Cloud, mobility, big data and next-gen IT are set to change IT globally but organisations will need the IT infrastructure in place to support them
By Brent Lees, Senior Product Marketing Manager at Riverbed Technology
While the enterprise looks to disruptive trends such as cloud, mobility and big data to drive business innovation and greater revenues, the IT department is well aware that traditional networks and data centres may not be up to the challenge of supporting these new technology demands.
Adding to the challenge is that enterprise applications are proliferating and can be located anywhere – in data centres, local offices or the cloud – yet employees working from anywhere must enjoy flawless application performance and user experience; while CIOs need to maintain full visibility and control across a complex infrastructure. Unless the network is able to support user demands and enable full visibility and control, then the benefits of cloud, mobility and big data may not be fully realised.
In this increasingly complex and demanding IT environment, software defined networking and next generation switches, routers, interfaces and modules present the solution.
Businesses are quickly growing beyond the network “box,” or the limitations of the physical network infrastructure, to embrace location-independent computing through the Software Defined Data Centre (SDDC) or the Software Defined Network (SDN).
This allows IT to turn distance and location into a competitive advantage by hosting applications and data in optimal locations, while ensuring flawless application performance and the best user experience. Traditional network equipment bundles the decision-making logic (the “control plane”) and the data routing mechanism (the “forwarding plane”) into a single box. In SDN, these functions are separated. Boxes still move data, but the decisions are made by software running on general-purpose computers. SDN provides the fundamentals for effective network virtualisation.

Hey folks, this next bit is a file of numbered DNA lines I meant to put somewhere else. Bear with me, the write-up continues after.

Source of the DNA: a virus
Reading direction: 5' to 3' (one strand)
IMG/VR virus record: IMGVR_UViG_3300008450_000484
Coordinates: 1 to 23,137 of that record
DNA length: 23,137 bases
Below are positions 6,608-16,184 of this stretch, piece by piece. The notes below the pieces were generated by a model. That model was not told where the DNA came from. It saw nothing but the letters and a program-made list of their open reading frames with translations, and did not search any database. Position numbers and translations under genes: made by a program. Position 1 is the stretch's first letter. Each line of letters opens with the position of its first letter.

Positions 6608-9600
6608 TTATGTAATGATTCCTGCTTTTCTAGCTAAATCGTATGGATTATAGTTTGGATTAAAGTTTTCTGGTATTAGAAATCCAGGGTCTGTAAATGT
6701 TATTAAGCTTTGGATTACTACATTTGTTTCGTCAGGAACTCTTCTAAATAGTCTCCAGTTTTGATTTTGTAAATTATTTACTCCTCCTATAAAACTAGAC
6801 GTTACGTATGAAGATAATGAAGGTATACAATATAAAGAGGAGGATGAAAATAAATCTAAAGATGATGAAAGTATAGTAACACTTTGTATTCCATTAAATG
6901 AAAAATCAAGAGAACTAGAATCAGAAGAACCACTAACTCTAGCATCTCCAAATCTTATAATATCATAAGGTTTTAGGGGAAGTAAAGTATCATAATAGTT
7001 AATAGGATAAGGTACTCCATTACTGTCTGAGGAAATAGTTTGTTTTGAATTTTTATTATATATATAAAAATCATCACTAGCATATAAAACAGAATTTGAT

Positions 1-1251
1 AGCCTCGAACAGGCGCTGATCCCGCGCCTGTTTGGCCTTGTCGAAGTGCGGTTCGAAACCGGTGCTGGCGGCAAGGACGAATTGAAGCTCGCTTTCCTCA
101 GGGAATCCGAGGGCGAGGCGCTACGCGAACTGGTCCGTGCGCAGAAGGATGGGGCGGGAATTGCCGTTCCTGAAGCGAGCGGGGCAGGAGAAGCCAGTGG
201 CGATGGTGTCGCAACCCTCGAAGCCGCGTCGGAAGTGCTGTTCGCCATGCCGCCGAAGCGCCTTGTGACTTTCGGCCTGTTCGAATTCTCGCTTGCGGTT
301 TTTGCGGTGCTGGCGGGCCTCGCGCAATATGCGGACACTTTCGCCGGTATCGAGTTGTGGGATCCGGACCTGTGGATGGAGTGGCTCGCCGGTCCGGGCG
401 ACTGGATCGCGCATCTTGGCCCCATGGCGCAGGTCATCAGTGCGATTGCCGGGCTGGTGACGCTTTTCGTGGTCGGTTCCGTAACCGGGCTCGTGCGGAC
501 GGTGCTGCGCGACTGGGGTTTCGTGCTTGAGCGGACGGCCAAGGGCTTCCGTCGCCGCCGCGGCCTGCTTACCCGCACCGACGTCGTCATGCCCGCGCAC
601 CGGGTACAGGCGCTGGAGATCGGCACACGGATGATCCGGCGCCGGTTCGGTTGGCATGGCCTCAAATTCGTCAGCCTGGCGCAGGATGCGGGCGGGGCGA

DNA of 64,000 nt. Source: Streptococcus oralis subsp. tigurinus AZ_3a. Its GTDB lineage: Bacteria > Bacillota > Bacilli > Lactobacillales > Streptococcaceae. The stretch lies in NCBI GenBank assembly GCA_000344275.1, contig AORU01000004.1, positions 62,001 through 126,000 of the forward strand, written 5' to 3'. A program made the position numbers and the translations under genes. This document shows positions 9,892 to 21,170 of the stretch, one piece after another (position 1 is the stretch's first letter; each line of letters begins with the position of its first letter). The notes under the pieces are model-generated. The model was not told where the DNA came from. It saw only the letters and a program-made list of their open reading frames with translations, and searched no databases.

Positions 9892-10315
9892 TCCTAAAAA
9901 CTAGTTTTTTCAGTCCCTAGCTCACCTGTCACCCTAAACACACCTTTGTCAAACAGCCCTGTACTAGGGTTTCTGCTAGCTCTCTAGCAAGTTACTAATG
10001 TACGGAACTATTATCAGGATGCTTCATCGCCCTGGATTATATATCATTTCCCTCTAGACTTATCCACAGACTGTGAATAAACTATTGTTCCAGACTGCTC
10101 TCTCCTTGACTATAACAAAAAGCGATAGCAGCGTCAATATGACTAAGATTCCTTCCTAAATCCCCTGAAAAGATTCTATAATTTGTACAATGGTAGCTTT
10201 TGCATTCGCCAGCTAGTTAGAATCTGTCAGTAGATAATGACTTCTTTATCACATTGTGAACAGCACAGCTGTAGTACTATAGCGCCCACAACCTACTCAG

SDN relies on well-defined application programming interfaces (APIs), which allow an organisation to develop specialised software that extends functionality beyond what is available out of the box. Load balancing, for example, no longer requires an expensive specialised appliance in an SDN environment, but can be handled with software and provisioned in a “service chain” along with other networking services such as firewalls.
These services run on commodity hardware that is sized (and can be resized) as appropriate. The underlying physical network is simplified, and redundant tools can be eliminated because resources can be moved around as needed. Adjustments to the network can be made in real time through software applications, rather than having to frequently replace or reconfigure physical devices in the data centre.
Doing this effectively also requires a flexible monitoring solution that can be embedded as part of the infrastructure, to monitor end-user experience directly and diagnose problems quickly.
Next Generation networks suggests that the challenge of analysing, diagnosing and resolving performance issues will be more mystifying. However this does not need to be the case.
Some management tools available on the market today, provide a holistic view of the whole of the IT infrastructure, including these state of the art networks, as well as applications and user experience. These tools will offer visibility and problem detection from the variety of end-user devices, thought the complexity of the network and into the multifaceted hosting environments; whether that is the SDDC, or within the public cloud.
And once the problems, or even potential problems, have been highlighted, then complimentary tools can be used to gain performance improvements and provide protection to the users and services across the business.